“They wouldn’t let us leave,” she continues. “But when I heard about the third rape, I just took my three kids and went. We waded through that water to I-10 and walked over the river to Gretna.” From Gretna she walked and hitched rides with truckers and “a real nice white couple” here to Covington. “I lost it all: everything in my house and a new car, no insurance.” And the beauty spa where she worked, Bella Donna, is gone.
She says she’ll try and start over in Atlanta. Bizarrely, there is no Red Cross or FEMA clearinghouse of information yet established; instead, Ms. Downs is pointed to the MoveOn.org website for housing and job postings in Atlanta.
Grace and Generosity in Houston
At the Houston Astrodome, the stereotype of white America’s worst nightmare has arrived: a wave of black people from some of the nation’s worst ghettos. And, surprise, surprise, it’s not so bad.
On the sterile manicured lawns and the sidewalks of the sprawling shopping plaza around Reliant Center, hundreds of young dudes and well-dressed ladies from the Ninth Ward, East New Orleans and other desperately poor and excluded neighborhoods stroll around peacefully.
The relief effort here is far from perfect and involves only some 11,000 people, but it is one of the most functional pieces of the response. The people of Houston have welcomed the evacuees with grace and generosity. Everyone here is getting tetanus shots and other basic healthcare, and they have debit cards (most are only good for a few hundred dollars, not the $2,000 usually cited in the press). And at some point in their stay, the evacuees in the Astrodome each get to spend a week in a hotel, to have some privacy, comfort and solid rest. Many are being successfully placed in more long-term housing and even set up with jobs. Their children will be entering schools that in many cases are far better than the disastrous system they left in New Orleans.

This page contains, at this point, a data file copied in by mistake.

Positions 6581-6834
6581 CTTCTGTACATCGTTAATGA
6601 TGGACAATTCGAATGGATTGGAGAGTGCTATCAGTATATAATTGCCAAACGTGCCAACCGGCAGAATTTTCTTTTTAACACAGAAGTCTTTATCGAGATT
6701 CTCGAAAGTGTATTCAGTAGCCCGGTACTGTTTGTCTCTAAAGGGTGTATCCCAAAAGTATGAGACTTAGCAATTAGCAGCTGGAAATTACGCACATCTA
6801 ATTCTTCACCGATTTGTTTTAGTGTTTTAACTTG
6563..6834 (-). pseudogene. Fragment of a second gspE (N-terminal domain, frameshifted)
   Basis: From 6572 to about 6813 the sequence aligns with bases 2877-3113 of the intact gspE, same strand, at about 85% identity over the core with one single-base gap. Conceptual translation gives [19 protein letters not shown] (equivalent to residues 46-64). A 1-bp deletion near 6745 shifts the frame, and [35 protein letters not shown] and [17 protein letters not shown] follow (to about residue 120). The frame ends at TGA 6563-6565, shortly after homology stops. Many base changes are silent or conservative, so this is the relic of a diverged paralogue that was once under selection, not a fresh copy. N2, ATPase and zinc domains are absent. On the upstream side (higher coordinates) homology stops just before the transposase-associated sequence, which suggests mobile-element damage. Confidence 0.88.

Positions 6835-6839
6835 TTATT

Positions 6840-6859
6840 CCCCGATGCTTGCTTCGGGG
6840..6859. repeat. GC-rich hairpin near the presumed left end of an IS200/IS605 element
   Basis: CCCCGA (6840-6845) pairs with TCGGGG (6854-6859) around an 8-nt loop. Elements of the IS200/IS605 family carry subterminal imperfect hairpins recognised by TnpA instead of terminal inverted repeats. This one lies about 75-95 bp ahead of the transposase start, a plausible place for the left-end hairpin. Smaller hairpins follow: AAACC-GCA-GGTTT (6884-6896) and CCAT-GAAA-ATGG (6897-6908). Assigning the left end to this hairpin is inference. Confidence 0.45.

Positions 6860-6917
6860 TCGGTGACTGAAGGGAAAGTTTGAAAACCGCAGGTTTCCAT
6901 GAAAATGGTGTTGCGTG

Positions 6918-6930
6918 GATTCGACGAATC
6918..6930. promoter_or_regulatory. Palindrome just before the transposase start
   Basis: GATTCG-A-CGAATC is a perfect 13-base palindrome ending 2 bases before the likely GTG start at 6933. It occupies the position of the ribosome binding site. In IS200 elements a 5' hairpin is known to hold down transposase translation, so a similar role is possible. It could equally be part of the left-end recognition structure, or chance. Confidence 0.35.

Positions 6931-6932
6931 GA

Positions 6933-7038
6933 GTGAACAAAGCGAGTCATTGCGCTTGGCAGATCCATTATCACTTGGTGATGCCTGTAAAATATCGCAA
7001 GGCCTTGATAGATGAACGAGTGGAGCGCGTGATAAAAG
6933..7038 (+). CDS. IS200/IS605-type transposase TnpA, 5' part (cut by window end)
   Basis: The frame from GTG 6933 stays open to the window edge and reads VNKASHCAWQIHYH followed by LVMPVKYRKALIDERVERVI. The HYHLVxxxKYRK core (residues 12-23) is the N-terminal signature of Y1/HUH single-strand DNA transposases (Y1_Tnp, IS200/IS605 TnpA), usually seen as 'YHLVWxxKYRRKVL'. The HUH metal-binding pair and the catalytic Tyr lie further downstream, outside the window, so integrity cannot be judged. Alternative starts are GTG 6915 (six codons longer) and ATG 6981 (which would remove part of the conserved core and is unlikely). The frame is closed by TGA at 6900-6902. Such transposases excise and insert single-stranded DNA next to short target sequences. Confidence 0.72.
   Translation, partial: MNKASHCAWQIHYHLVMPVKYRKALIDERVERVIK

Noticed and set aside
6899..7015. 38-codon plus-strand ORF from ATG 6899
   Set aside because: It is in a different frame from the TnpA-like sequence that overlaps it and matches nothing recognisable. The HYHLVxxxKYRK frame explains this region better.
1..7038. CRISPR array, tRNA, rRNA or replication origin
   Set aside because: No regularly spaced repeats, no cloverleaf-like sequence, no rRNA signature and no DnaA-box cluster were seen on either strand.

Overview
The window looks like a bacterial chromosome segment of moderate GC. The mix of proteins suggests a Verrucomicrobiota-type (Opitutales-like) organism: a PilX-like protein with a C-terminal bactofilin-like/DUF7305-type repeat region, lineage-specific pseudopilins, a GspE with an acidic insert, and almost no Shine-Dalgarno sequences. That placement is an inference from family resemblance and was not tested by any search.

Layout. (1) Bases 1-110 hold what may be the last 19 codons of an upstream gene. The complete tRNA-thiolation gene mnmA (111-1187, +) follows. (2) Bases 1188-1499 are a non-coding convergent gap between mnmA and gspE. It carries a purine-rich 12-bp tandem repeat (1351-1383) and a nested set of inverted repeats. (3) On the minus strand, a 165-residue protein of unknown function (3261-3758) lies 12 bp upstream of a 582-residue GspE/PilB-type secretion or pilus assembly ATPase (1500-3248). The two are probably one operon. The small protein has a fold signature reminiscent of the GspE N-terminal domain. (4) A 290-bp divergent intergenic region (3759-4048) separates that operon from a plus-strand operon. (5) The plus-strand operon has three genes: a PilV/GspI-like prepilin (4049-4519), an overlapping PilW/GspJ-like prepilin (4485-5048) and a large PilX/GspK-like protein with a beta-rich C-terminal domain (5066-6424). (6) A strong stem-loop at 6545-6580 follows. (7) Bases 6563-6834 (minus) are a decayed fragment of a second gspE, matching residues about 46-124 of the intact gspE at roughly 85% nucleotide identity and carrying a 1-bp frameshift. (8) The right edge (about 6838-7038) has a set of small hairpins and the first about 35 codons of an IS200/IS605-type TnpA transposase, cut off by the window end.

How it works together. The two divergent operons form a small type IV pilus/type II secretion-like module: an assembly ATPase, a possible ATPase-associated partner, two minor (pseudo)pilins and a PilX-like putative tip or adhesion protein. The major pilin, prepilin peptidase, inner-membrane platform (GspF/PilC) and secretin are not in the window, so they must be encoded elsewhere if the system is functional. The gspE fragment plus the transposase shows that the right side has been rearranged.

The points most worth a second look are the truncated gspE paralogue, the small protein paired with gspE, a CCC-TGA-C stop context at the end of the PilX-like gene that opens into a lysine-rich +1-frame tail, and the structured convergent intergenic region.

Looking out at the scene, I can’t help but be moved by its peaceful contrast to the flood-zone militarism. Nor is the so-called “culture of poverty” much in evidence. What is so striking here is not the role of culture but the role of opportunities, services and money. When the poor are treated with some modicum of respect and given a few resources, the social benefits are immediately apparent. When offered the chance, most of them rebuild their lives.
Meanwhile, in Baton Rouge, Bush-connected firms like the Shaw Group, Bechtel and Halliburton are lining up to get big portions of the $62 billion in federal money that will soon flood the storm region. The fact that some of these companies had been convicted of defrauding the federal government in the past, are under investigation again for corruption in Iraq and were once banned from federal contracting due to unethical practices has not stopped the process. Many of the people here at the Astrodome, aware of the money headed to the region, say they too would like the chance to help reconstruct and shape their city.